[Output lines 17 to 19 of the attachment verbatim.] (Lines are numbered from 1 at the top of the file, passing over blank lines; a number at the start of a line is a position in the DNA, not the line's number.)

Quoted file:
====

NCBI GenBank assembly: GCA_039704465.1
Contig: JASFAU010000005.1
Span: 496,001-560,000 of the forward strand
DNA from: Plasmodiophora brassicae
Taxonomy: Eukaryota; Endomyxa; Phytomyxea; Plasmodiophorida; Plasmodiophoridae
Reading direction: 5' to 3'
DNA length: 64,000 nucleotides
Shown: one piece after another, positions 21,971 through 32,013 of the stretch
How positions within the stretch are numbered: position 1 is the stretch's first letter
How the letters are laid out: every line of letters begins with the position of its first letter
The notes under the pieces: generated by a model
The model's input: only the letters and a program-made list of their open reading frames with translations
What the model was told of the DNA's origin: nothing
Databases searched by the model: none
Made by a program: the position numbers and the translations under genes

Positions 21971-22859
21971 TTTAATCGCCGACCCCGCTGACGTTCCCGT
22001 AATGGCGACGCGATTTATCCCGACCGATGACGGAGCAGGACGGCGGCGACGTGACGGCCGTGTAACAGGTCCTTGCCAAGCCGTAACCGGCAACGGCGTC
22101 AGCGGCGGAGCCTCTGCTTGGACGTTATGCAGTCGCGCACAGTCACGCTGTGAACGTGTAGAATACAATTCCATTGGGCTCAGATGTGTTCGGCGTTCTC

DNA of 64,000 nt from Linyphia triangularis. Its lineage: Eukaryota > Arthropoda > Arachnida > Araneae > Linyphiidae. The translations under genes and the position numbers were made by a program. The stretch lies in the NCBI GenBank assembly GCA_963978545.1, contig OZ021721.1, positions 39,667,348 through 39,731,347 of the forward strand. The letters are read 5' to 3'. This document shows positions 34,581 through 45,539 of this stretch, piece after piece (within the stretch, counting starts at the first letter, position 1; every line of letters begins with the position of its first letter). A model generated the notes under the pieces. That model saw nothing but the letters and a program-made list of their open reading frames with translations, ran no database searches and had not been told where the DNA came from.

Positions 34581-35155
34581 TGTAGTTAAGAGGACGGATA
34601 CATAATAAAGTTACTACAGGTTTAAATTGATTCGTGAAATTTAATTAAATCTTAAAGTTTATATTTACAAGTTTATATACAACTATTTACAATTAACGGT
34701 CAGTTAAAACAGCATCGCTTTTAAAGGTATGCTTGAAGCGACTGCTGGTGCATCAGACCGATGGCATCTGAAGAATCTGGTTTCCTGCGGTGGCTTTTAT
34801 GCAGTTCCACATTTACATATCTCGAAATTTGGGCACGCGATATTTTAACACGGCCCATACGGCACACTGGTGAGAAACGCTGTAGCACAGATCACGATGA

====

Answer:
21971 TTTAATCGCCGACCCCGCTGACGTTCCCGT
22001 AATGGCGACGCGATTTATCCCGACCGATGACGGAGCAGGACGGCGGCGACGTGACGGCCGTGTAACAGGTCCTTGCCAAGCCGTAACCGGCAACGGCGTC
22101 AGCGGCGGAGCCTCTGCTTGGACGTTATGCAGTCGCGCACAGTCACGCTGTGAACGTGTAGAATACAATTCCATTGGGCTCAGATGTGTTCGGCGTTCTC